“I have this day received your letter of the 10th of August, and in reply desire, in the first place, to express to you the lively interest with which I have watched every step of the Fifty-fourth Regiment since it left Massachusetts, and the feelings of pride and admiration with which I have learned and read the accounts of the heroic conduct of the regiment in the attack upon Fort Wagner, when you and your brave soldiers so well proved their manhood, and showed themselves to be true soldiers of Massachusetts. As to the matter inquired about in your letter, you may rest assured that I shall not rest until you have secured all of your rights, and that I have no doubt whatever of the ultimate success. I have no doubt, by law, you are entitled to the same pay as other soldiers, and on the authority of the Secretary of War, I promised that you should be paid and treated in all respects like other soldiers of Massachusetts. Till this is done I feel that my promise is dishonored by the government. The whole difficulty arises from a misapprehension, the correction of which will no doubt be made as soon as I can get the; subject fully examined by the Secretary of War.
I have the honor to be your obedient servant,
John A. Andrew,
Governor of Massachusetts.”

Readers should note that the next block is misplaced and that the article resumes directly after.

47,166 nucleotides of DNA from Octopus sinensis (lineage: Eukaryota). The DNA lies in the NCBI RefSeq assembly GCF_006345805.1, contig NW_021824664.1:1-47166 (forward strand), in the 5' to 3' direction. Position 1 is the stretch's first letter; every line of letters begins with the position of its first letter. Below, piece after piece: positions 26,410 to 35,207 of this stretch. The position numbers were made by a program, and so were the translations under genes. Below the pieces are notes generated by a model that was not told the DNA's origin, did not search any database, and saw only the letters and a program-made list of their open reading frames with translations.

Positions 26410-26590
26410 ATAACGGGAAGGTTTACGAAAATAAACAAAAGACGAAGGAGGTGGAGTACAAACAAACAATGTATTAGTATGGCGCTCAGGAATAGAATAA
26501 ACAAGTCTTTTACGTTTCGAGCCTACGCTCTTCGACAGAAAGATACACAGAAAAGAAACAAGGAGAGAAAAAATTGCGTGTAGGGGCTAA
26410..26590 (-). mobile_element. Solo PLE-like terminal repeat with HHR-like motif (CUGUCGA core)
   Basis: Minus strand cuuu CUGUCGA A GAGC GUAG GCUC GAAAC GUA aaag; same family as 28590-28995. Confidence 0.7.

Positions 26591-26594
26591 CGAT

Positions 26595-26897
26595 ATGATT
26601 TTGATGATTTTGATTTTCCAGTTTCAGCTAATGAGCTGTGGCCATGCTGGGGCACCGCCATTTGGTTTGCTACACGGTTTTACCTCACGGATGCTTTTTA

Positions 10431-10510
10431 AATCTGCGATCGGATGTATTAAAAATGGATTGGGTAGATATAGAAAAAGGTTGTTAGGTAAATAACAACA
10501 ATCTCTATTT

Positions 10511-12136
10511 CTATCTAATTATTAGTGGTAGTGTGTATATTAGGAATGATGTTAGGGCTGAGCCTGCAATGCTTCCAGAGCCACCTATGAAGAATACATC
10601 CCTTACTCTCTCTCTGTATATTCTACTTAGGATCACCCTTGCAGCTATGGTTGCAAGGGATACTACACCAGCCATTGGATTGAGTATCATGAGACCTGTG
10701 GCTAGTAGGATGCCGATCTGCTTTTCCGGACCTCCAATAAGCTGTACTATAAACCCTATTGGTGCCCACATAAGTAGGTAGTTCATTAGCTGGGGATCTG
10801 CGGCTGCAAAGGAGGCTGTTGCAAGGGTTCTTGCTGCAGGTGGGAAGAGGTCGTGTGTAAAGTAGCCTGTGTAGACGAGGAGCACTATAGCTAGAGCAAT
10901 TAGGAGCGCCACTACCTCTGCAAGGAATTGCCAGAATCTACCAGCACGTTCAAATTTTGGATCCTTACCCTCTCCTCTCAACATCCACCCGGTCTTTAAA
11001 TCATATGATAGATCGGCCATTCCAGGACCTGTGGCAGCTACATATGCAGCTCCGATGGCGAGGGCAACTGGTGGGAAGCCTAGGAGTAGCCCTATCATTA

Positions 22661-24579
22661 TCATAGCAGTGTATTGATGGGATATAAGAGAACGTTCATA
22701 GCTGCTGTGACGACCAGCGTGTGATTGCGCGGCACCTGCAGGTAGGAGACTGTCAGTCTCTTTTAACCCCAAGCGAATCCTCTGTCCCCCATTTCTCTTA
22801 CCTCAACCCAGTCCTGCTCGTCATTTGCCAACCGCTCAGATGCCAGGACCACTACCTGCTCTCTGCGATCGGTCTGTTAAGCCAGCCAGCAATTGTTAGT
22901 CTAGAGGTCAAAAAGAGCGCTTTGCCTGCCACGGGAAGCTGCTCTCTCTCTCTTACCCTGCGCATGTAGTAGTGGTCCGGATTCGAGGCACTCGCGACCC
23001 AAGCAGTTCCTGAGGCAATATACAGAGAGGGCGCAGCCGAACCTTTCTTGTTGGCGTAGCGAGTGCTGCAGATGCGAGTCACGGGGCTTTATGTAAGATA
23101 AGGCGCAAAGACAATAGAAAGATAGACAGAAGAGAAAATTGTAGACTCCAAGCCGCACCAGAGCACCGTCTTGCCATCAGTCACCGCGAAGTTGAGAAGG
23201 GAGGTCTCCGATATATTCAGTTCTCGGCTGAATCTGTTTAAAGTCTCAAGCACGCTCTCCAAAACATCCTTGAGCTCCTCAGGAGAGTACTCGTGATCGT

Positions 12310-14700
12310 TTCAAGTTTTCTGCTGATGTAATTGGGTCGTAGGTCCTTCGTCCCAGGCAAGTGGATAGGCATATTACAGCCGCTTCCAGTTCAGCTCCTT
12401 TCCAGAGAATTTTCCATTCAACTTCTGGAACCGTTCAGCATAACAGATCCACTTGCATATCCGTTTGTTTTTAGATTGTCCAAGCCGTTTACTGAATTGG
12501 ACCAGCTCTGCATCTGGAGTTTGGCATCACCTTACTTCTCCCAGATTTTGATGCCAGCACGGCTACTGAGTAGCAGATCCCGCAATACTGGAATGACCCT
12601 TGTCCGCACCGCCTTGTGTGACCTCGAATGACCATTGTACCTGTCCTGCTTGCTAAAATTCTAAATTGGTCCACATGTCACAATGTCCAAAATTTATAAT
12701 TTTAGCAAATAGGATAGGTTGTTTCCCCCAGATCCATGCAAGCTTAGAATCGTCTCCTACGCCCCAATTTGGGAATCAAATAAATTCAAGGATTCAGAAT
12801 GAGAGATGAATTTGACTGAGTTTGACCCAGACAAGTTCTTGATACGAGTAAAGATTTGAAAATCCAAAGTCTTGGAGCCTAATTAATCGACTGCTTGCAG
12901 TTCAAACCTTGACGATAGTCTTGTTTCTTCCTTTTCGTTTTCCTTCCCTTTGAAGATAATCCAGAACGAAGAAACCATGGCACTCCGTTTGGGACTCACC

The trouble seems to be something like this: The Paymaster General, whoever that may be, has directed the paymasters to pay all negro troops, of African descent, $10 per month, the pay allowed to contrabands by statute when employed in the Commissary or Quartermaster’s Department. There seems to have been no provision made to pay colored soldiers. There may be some reason for making distinction between armed and unarmed men in the service of the government, but when the nationality of a man takes away his title to pay it becomes another thing. Suppose a regiment of Spaniards should be mustered into the service of the United States, would Congress have to pass a special law to pay Spaniards? Or, suppose, a regiment of Sandwich Islanders should do duty as soldiers of the United States, would it be necessary to pass a law to pay Sandwich Islanders? Does not the deed of muster secure the services and even life of the man mustered into the service, to the government? And does not this same deed of muster give a man a title to all pay and bounties awarded to soldiers bearing arms? I believe that “by law, we are entitled to the same pay as other soldiers,” and the “misapprehension arises” from this. The Paymaster General will not have the colored soldiers paid under the law which pay white soldiers, and virtually creates in his own mind the necessity for the passage of a special law authorizing them to be paid. Is there a special law on the statute books of the National Legislature touching the payment of colored men employed in the naval service?